by Janet M. Shlaes, Ph.D.
Does Less Equal More? Does having less stuff always equal more in terms of living a happier and richer life? I propose that the answer to this question depends on several variables. Let me explain……
Proponents of minimalism advocate for a better life via less stuff, less consumption and essentially leaving a smaller carbon foot print. Graham Hill presents the case for this type of minimalism in his popular 2011 Ted Talk, Less Stuff, More Happiness. I regularly show this video to my graduate students in counseling and organizational development and find two main reactions: some students find the video to be inspiring and soothing and others, after viewing the video, become increasingly agitated. Both types of responses serve to generate deep and powerful conversations regarding values and individual differences in terms of life narratives.
Individuals who tend to be drawn to radical simplicity in terms of aesthetic and function usually find this Ted Talk to be highly engaging and comforting. They report valuing the ease and simplicity of minimalism, as well as the intentionality behind living a life where everything in their home serves an essential function. Although they may choose to have expensive technology and other “stuff” in their home, they fully utilize everything that they own, including their furniture, appliances and clothes. If they don’t use something on a regular basis, they get rid of the item. Their chosen way of being in the world from a more minimalist perspective fully aligns with their current life situation, values, developmental stage and desire to simplify their world and responsibilities.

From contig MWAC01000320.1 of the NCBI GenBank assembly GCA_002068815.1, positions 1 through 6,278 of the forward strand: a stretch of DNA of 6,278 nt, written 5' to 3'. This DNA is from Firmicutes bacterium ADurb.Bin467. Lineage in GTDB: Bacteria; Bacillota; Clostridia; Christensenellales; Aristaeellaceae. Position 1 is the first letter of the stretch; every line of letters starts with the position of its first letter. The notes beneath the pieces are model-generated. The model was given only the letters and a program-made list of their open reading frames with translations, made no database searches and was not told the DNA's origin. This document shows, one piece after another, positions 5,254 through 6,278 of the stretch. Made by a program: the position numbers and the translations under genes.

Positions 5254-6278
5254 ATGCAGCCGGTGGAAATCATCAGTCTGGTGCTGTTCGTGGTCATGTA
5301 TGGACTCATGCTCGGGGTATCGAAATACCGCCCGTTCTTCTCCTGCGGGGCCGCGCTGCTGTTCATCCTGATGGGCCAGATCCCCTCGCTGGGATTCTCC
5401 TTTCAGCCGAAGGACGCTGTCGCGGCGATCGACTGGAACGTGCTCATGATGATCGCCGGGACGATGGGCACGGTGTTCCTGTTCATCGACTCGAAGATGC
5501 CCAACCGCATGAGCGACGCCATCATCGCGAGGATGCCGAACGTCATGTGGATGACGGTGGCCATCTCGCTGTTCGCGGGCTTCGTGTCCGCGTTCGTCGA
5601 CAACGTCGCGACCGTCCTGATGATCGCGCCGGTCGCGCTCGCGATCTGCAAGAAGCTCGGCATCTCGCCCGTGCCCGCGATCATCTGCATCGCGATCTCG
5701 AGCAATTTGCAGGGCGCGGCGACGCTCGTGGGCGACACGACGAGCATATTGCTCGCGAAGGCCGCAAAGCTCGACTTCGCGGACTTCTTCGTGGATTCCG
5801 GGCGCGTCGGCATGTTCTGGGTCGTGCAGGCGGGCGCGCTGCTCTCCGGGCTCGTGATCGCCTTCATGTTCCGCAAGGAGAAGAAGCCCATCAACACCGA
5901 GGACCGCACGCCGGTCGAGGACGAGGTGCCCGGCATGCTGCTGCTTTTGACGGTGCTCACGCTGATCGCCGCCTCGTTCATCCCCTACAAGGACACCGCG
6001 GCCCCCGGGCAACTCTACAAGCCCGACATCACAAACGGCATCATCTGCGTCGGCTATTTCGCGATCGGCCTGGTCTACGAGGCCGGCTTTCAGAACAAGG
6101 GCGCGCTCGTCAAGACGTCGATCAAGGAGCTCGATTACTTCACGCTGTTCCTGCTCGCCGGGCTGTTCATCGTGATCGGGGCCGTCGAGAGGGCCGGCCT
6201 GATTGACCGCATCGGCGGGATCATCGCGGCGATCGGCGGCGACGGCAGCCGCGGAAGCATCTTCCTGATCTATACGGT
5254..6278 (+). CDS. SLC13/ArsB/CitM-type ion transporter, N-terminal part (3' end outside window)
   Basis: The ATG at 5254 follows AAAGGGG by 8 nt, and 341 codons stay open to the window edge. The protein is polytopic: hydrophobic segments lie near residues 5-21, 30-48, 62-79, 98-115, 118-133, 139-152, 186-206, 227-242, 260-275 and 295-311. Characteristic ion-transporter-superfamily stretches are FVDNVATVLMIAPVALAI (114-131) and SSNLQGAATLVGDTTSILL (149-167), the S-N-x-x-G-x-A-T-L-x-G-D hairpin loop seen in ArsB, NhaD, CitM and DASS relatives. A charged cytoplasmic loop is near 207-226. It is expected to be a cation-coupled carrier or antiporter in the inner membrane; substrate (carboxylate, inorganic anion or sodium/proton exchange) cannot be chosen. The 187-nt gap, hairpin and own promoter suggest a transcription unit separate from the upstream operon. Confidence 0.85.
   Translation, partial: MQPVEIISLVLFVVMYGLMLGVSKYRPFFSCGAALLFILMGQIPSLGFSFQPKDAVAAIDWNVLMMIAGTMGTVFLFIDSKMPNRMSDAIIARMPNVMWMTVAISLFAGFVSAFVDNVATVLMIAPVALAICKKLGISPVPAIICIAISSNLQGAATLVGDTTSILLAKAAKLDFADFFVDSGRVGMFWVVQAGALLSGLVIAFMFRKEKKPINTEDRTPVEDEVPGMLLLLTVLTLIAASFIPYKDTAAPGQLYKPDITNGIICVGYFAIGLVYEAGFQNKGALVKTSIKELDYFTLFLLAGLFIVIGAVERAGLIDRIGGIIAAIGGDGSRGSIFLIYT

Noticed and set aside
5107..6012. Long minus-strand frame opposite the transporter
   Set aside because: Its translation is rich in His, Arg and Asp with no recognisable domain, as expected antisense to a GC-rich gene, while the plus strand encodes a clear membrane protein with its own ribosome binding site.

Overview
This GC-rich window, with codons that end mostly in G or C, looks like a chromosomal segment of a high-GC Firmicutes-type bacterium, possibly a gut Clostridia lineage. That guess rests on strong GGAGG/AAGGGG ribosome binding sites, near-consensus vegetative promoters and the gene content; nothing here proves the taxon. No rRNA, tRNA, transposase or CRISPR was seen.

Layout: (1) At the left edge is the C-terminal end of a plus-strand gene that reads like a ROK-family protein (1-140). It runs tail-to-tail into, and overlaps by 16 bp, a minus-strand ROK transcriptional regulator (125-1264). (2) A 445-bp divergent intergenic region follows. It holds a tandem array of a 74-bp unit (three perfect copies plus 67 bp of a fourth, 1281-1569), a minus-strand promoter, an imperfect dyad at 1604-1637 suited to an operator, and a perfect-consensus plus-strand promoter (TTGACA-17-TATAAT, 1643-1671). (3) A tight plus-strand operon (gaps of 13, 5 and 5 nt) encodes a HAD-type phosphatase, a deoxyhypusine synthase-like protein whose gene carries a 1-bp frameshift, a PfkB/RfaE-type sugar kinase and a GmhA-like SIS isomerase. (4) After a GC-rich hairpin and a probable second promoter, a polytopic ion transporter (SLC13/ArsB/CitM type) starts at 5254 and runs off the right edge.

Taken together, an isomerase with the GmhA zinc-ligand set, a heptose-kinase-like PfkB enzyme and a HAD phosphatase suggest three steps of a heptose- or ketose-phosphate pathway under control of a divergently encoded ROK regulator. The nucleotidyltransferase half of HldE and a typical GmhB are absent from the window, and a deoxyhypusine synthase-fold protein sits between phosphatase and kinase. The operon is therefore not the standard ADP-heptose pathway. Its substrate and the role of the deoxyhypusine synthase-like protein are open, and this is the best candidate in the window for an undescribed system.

Individuals who tend to get agitated by Graham’s Ted Talk, detail their need to be surrounded by objects that are personally meaningful, even if these items don’t necessarily provide a concrete function. They like to be surrounded by “stuff” that evokes positive memories of the past and a sense of tactile richness that provides a physical and psychological soothing function. These individuals often comment on how they may not use most of what they carry with them or have in their home, but can’t imagine parting with most of their possessions.
Does having less always equal more happiness and life satisfaction? The answer for each of us provides critical information regarding core values, needs, life narrative, personal meaning and aesthetic. I invite you to explore this question in your own life.
For related topics to explore, check out the following posts:
Learn Something New
Embracing "Good Enough"
Breakdown to Breakthrough